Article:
Thursday, February 23, 2017

More Questions than Answers

“I had the dream last night…” I thought he was listening but he had already turned his back to me.
I had the dream last night. I have this reoccurring dream where I am walking in the doorway of my parents’ house. It is cold outside. It is cold enough to see my breath. I open up the door with the key that is on a chain around my neck. I am eleven years old. Old enough to be home alone. I walk into the empty house. I can hear the echoes of the constant screams. The arguments that trail from one room into the next as my mother follows my father from room to room. I KNOW YOU HAVE BEEN DRINKING. We all know. How could you miss it? This man with the large hands staggering through the door. He attempts to make himself something to eat before there is a confrontation. I sink into the couch, wondering if I can disappear into the fabric. I want to be invisible. I want to run away. He didn’t put his check in the bank again. Are we going to have money for food? I will sneak upstairs later. I will crawl across the floor, army style. I will select a crisp twenty from his wallet. He always has money for booze. He always makes her beg. The voices are ringing in the hallway yet no one is here.
I am alone. I am in my twenties now. I have one backpack full of all my belongings. The house is empty. I am strung the fuck out. Returning home with my tail tucked between my legs like the broken animal that I am. I need a place to stretch out like a cat in the window as I shiver as the fear leaves my body. Detoxing in my parents bed. Sleeping and dreaming of heroin. Sweating and freezing and praying that I emerge from this shell as a butterfly not a tick, sucking the life from anyone that gets close to me.

I had the dream again. I was strung out, searching frantically for a syringe in my blankets. This time I was in jail. I was kicking so hard. Searching frantically for that last hit. Except I am awake. This isn’t a dream, this is a memory. This is how my drug use ended. I was hallucinating that day. Day 2? Day 3? All the days blur together.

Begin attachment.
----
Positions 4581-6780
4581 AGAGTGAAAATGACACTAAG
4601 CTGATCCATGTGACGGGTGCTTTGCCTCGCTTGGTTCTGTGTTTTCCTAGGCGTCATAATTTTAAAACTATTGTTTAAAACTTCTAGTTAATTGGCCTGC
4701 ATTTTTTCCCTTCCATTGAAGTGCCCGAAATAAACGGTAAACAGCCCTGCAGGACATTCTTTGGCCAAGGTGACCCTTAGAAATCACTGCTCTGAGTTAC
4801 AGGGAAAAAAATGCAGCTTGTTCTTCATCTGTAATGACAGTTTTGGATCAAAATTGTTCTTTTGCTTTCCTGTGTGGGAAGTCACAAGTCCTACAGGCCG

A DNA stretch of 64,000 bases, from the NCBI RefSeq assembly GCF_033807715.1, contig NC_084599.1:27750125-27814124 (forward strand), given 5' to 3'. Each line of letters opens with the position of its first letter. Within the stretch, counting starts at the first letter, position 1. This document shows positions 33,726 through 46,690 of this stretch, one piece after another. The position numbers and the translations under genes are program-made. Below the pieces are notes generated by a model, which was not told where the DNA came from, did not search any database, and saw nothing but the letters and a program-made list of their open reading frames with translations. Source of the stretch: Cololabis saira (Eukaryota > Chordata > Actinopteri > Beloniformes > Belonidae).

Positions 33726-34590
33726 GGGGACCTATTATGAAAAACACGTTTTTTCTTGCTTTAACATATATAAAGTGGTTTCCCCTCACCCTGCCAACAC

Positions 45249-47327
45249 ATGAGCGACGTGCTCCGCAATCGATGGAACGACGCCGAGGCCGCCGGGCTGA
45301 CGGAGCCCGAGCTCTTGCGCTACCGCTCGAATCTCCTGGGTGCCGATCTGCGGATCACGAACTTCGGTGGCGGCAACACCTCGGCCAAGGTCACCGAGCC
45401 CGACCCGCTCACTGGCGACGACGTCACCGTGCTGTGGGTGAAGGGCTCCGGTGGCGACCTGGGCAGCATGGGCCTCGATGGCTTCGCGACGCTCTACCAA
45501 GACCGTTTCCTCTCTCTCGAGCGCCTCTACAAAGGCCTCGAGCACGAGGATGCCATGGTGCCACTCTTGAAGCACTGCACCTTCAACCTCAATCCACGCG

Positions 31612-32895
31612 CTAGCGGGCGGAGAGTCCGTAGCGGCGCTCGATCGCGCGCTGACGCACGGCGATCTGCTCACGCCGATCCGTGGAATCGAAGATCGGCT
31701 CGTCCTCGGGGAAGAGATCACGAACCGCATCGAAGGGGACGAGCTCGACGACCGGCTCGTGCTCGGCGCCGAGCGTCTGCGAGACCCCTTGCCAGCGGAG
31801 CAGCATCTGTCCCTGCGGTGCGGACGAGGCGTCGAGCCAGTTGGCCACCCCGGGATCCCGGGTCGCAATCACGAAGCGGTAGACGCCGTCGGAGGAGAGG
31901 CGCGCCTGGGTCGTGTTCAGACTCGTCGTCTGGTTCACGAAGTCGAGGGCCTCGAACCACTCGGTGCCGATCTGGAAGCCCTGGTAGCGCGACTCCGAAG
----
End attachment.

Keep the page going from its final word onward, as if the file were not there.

I am alive now. I am aware of all the things that have passed in my life, all my “reasons” for using. I keep having the dreams. People ask me- do you crave heroin? Do you ever think about getting high? Um yeah. Of course I do! I think about eating a whole cake, or cutting myself, or jumping in front of a train too. I just don’t do it. Not today at least. I can’t control my thoughts. I can only control my actions. Heroin saved me. It saved me from killing myself. Then, it strangled me near death. I don’t blame heroin. I don’t blame my past. Blame, shame, guilt are all useless in daily living. I just push forward. I just focus on the NEXT thing that will keep me sane. It might be my cats. It could be my work. My family helps. I made a new friend recently that actually likes to spend time with me. That certainly helps. Addiction, the feeling of missing something I never had, makes me realize I have to be okay with what I am. Someone loves me. Someone loves you, too. Believe this. Sticking needles in my neck left me with more questions than answers but I am okay with just living my life as it comes.

I roasted a chicken. Who says you can't turn a ho into a housewife?


  1. You write so, so well. Thank you ��
    Lara x

  2. Such powerful imagery ❤️ I think if all of us had the insight and ability to recognize that our lives are worth more than the next high, we could change the world.

  3. I tell everyone I know when they blame their childhood for their using that You MUST accept the apology you may NEVER get and move on!For many Life is about recovering from your childhood. As in my case my parents don't see that they did anything wrong. Some people shouldn't have children. It's done It's Over. They aren't sticking a needle in their foot or sucking their sugar daddy off for a fix...YOU ARE

  4. I have those dreams too. Now that I am more aware and not strung out everyday, some of the darkest memories that I repressed since childhood are starting to surface. It's a raw, shocking feeling but I love how you talk about just pushing forward. That is all we can do.

    1. We have to keep going. Can't change the past- can only learn from it